Plauen hosts conference on industrial lace production
11th October 2011, Plauen
Raschel lace machine manufacturer Karl Mayer is to participate in a specialist conference on machine produced lace in Plauen in the Vogtland region of Germany on 27 October 2011.
"For more than 150 years the Vogtland area has been an important centre for machine-produced embroidery. In addition woven and knitted goods have put their stamp on the frontier area of the three German Bundesländer Bavaria, Saxony and Thuringia. Machine lace in particular plays an important role in the industrial landscape of the region which has been shaped by textiles," Karl Mayer said.
"The importance of machine-produced lace for the development of the Vogtland area is today acknowledged in terms of the German Innovation Centre for Embroidery and the Association for the Textile History of Vogtland in Plauen," the company said.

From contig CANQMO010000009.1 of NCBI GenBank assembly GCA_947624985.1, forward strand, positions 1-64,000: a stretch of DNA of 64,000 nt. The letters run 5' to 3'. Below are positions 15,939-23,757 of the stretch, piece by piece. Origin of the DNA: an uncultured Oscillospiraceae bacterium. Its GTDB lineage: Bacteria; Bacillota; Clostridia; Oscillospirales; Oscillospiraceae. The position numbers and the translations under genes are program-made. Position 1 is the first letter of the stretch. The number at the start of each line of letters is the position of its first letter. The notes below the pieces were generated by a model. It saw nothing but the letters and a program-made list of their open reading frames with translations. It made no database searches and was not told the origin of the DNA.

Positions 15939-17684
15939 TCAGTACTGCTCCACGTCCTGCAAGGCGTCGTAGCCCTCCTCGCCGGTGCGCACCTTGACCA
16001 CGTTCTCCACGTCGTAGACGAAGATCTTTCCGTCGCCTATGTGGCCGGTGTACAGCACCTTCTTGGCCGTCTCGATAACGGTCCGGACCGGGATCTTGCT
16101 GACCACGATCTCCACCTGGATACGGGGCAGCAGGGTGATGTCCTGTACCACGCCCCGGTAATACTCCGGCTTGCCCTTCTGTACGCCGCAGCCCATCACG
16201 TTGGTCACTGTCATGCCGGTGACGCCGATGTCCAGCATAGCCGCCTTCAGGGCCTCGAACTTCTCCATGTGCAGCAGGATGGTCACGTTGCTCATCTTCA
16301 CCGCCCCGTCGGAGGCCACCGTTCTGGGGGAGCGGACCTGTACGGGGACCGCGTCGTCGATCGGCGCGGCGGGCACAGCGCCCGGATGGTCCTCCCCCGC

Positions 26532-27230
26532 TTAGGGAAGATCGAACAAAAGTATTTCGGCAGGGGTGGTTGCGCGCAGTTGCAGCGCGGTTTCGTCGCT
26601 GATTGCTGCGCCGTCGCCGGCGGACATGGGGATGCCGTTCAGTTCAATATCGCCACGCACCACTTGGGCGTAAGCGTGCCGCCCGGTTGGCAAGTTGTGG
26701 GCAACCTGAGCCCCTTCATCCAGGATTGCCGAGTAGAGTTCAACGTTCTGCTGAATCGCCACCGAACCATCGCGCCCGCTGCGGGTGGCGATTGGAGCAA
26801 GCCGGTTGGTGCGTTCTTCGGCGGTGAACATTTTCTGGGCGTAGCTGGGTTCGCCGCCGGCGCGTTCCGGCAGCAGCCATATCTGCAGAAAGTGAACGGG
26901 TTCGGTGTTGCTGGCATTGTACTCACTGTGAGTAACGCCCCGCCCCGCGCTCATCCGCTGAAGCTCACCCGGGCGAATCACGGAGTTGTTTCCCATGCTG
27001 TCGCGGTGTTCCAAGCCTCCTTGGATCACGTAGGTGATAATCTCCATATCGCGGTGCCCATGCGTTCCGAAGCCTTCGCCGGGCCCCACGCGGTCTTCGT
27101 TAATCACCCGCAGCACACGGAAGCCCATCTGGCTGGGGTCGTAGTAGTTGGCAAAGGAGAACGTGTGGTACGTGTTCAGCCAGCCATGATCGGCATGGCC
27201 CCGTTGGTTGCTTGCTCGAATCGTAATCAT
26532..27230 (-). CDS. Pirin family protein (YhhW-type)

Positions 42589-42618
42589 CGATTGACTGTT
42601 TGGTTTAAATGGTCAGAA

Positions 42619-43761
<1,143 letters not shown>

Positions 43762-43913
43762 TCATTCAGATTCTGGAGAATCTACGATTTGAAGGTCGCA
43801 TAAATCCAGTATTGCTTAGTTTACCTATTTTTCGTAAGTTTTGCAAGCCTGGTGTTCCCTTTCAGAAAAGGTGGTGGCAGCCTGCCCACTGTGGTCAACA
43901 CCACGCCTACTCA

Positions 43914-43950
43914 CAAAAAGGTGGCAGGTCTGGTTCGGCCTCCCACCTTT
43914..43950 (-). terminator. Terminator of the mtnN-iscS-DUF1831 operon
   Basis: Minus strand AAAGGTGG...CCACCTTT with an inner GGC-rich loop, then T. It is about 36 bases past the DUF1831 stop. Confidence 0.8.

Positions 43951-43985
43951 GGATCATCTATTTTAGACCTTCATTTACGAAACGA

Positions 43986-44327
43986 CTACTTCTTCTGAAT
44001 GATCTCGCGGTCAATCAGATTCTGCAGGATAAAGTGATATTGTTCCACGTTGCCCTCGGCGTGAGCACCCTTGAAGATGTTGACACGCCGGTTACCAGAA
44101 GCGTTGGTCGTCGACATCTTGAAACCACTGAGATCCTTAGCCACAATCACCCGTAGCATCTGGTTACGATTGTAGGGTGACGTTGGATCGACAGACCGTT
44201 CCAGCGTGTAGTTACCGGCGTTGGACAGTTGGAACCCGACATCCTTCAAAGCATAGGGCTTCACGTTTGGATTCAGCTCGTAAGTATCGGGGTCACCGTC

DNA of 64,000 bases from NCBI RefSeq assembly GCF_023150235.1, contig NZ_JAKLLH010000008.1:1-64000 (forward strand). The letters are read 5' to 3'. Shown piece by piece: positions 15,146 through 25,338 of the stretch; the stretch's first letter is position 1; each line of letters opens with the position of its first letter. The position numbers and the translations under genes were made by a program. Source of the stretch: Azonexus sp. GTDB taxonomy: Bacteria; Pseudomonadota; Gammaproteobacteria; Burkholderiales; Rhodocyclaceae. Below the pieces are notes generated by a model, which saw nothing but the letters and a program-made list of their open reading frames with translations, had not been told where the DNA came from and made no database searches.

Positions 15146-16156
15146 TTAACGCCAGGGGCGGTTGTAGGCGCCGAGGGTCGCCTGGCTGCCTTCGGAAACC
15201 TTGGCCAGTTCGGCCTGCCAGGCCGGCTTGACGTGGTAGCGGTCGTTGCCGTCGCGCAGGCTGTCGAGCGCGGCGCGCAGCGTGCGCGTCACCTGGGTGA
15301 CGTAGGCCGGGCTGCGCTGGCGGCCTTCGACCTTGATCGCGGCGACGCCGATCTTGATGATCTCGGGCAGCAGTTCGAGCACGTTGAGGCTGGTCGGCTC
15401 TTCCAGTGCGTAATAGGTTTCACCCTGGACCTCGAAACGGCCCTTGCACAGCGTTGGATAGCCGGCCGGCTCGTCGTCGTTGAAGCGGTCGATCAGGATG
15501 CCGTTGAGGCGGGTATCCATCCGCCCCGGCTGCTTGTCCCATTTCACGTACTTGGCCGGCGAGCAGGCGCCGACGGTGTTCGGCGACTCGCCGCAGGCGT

These two institutions are drawing attention to the subject with exhibitions, workshops and, shortly, with a special conference on industrial lace production.
The event will be entitled 'Machine lace on the cusp of tradition and innovation.' It will be held in Plauen on 27 October and European centres for embroidered, woven, machine bobbinet and raschel lace are invited to the dialogue.
A wide-ranging programme which will both go into the history and traditions of the sector and introduce new production technologies awaits visitors. In addition there will be a discussion of the strategies which the companies in the lace-producing regions will use to survive modern competition.
One answer to this will be given by Stephan Jung from Karl Mayer. The course tutor from the company's in-house academy will introduce details of its cooperation with the lace manufacturer Spiga, and hence cooperation with technical progress, under the heading 'Acting successfully in Europe with partnerships.' In addition Mr Jung will give an overview of the milestones in the development of raschel machines and on the production techniques available today for the efficient production of warp-knitted lace.
Author: Billy Hunter